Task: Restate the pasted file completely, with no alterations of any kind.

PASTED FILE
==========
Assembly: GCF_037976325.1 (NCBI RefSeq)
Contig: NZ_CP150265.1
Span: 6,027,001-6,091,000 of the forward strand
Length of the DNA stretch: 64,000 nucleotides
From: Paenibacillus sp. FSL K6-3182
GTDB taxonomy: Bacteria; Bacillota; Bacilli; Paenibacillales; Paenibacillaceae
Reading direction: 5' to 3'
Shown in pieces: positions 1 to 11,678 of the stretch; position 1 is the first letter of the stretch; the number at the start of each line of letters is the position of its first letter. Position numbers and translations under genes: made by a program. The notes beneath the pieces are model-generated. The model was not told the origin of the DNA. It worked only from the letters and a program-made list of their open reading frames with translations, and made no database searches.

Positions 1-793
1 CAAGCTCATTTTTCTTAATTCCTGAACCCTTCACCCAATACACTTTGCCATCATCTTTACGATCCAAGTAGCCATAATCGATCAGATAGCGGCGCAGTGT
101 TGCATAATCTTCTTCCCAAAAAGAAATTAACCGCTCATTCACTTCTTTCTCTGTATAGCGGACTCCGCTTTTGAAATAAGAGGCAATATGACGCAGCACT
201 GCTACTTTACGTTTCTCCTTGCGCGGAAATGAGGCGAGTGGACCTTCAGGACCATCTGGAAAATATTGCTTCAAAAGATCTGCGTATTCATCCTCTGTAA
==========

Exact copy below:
Assembly: GCF_037976325.1 (NCBI RefSeq)
Contig: NZ_CP150265.1
Span: 6,027,001-6,091,000 of the forward strand
Length of the DNA stretch: 64,000 nucleotides
From: Paenibacillus sp. FSL K6-3182
GTDB taxonomy: Bacteria; Bacillota; Bacilli; Paenibacillales; Paenibacillaceae
Reading direction: 5' to 3'
Shown in pieces: positions 1 to 11,678 of the stretch; position 1 is the first letter of the stretch; the number at the start of each line of letters is the position of its first letter. Position numbers and translations under genes: made by a program. The notes beneath the pieces are model-generated. The model was not told the origin of the DNA. It worked only from the letters and a program-made list of their open reading frames with translations, and made no database searches.

Positions 1-793
1 CAAGCTCATTTTTCTTAATTCCTGAACCCTTCACCCAATACACTTTGCCATCATCTTTACGATCCAAGTAGCCATAATCGATCAGATAGCGGCGCAGTGT
101 TGCATAATCTTCTTCCCAAAAAGAAATTAACCGCTCATTCACTTCTTTCTCTGTATAGCGGACTCCGCTTTTGAAATAAGAGGCAATATGACGCAGCACT
201 GCTACTTTACGTTTCTCCTTGCGCGGAAATGAGGCGAGTGGACCTTCAGGACCATCTGGAAAATATTGCTTCAAAAGATCTGCGTATTCATCCTCTGTAA